The Community Reference Group consists of members from the community who are not registered health practitioners.
Mr Bodycoat studied arts and law at the University of Western Australia, and has worked as a solicitor in private and government practice. From 1996 to 1998 he was Acting Commissioner for Consumer Affairs in Western Australia. From 2000 to 2007 he was South Australia’s Commissioner for Consumer Affairs, and was Public Trustee in South Australia from 2007 until 2010.
He holds the degrees of Bachelor of Jurisprudence (B. Juris), Bachelor of Laws (LLB) and Bachelor of Arts (BA) and is also a trained mediator. Mark is a current community member of the Medical Board of Australia and the South Australian Board of the Nursing and Midwifery Board of Australia. He is also a former community member of the Podiatry Board of Australia and the South Australian Board of the Medical Board of Australia.
Ms Chivers is a manager in the youth mental health sector. She has extensive management experience working in the areas of mental health, family and domestic violence within a refugee context and social justice in a hospital environment. Her board experience includes chairing a women’s health centre for seven years, and representation on the Minister for Child Protection’s Women’s Advisory Board (WA) for three years. Ms Chivers has also held various board roles in the homelessness, family and domestic violence and housing sectors, and is a strong advocate for the mental health wellbeing of our community.
Mrs Griggs is passionate about advocating for social justice for vulnerable people, and has expertise in mental health and suicide prevention policy. She has worked in public service, political offices and the community sector. Alongside parenting duties, she is an active advocate in Tasmania’s health networks.
Ms Hall is a strong advocate for clear, inclusive communication strategies that engage disadvantaged people in appropriate health care. Ms Hall is a social worker by training and has experience in the areas of personal injury, human resource management and administrative law. She has been a community member on the Queensland Mental Health Review Tribunal since 2002 and on the Social Security Division of the Administrative Appeals Tribunal since 2004. During this time Ms Hall also served as an Official Visitor for the then Queensland Department of Corrections, as a community member on the Brisbane Royal Children’s Hospital District Health Council and as an Independent Merits Reviewer of off-shore refugee cases for protection.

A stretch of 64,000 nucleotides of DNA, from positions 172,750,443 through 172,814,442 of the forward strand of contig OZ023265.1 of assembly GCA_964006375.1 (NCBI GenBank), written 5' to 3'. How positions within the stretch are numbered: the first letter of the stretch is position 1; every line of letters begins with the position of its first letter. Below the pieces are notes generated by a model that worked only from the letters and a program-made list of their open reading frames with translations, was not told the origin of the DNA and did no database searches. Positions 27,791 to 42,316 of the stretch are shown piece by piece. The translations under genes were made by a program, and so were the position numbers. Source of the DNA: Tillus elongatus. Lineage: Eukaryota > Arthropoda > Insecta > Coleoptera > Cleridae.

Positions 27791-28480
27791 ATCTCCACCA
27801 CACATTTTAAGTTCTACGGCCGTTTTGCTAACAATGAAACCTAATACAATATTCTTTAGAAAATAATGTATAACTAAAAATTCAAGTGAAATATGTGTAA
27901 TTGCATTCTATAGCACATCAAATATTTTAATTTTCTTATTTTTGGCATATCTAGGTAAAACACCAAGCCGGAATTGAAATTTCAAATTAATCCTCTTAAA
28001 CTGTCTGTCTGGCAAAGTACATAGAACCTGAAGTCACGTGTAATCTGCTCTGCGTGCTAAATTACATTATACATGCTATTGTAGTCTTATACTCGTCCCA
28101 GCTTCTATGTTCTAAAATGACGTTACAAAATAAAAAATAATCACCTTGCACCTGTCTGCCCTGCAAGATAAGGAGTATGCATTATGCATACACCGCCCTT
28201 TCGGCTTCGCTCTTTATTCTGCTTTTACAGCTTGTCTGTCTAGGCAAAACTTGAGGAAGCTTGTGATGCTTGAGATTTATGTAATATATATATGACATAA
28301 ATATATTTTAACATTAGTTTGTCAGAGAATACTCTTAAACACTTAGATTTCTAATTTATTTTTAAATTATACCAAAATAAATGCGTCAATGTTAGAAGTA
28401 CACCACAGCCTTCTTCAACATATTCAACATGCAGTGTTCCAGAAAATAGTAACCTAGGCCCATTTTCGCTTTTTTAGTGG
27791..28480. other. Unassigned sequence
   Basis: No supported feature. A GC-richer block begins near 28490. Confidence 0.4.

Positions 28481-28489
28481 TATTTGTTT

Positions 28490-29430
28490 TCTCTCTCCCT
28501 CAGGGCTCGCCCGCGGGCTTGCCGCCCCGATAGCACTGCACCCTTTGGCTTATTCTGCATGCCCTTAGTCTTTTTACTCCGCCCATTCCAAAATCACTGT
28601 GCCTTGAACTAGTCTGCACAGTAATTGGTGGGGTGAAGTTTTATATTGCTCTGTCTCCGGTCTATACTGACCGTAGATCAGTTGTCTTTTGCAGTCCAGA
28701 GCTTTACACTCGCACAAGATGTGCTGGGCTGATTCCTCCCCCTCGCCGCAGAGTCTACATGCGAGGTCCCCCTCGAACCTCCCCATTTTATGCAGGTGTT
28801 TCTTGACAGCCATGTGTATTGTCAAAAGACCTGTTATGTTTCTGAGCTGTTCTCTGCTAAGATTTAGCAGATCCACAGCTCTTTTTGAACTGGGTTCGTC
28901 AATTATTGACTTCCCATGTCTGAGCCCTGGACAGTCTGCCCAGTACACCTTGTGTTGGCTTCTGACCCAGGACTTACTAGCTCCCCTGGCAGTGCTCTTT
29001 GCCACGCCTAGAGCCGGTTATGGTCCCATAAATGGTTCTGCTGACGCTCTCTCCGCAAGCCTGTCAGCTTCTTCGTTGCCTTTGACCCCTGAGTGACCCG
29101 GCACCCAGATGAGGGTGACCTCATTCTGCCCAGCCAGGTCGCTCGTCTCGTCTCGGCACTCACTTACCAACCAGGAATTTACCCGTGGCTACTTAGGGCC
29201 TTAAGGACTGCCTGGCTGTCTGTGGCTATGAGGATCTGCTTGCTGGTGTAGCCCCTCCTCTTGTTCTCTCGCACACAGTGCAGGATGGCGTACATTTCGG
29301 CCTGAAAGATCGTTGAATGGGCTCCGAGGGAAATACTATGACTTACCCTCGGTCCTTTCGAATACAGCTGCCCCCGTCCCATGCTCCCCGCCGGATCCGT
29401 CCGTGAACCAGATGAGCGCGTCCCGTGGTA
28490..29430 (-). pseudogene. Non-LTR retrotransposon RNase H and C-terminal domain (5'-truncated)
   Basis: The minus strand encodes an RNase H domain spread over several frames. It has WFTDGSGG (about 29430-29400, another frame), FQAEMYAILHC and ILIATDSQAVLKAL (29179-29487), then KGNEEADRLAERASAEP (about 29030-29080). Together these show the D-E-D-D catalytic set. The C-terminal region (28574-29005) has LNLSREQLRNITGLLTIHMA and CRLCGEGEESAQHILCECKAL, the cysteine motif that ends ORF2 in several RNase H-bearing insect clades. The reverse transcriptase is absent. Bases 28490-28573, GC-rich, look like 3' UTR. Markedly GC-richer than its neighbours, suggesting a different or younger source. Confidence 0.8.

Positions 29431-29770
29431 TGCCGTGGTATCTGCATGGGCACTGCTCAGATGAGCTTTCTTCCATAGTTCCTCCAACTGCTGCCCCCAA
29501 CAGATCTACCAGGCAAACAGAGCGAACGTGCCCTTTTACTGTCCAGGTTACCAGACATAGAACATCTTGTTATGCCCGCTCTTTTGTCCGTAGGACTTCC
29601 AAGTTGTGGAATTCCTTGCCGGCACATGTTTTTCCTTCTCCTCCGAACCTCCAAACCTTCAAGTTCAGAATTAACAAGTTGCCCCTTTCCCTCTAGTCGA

Dr McGavin has more than 20 years’ experience working with vulnerable groups in the community sector. These include out-of-home-care, youth programs, alcohol and other drug rehabilitation for women, community engagement programs, family violence, social policy and research. She is currently the National Head of Policy and Research for The Salvation Army. Dr McGavin is committed to the development of more effective access for, and understanding of, the complex needs of vulnerable health consumer cohorts. She has participated in several boards and committees, given evidence to senate inquiries, held memberships of federal ministerial roundtables and advisory groups.
Dr McGavin has also worked at Swinburne and Monash Universities, in teaching and management roles. She has a longstanding research interest in family violence, and more recently for her PhD, risk and compliance.
Mr McGurk’s expertise lies in governance, organisational effectiveness, operational efficiency and change management. He has a career in banking, finance and technology that has spanned 50 years. He has been a Chairman, Executive Director and Non-Executive Director on 14 boards since 1989, including listed and non-listed companies, and not-for-profit organisations. These roles included Chairman of the Western Australian Salvation Army Red Shield Appeal for 14 years and serving as an HBF Councilor for four years. Mr McGurk’s experience includes leading major organisational change, customer service programs and extensive experience with customer complaints management systems.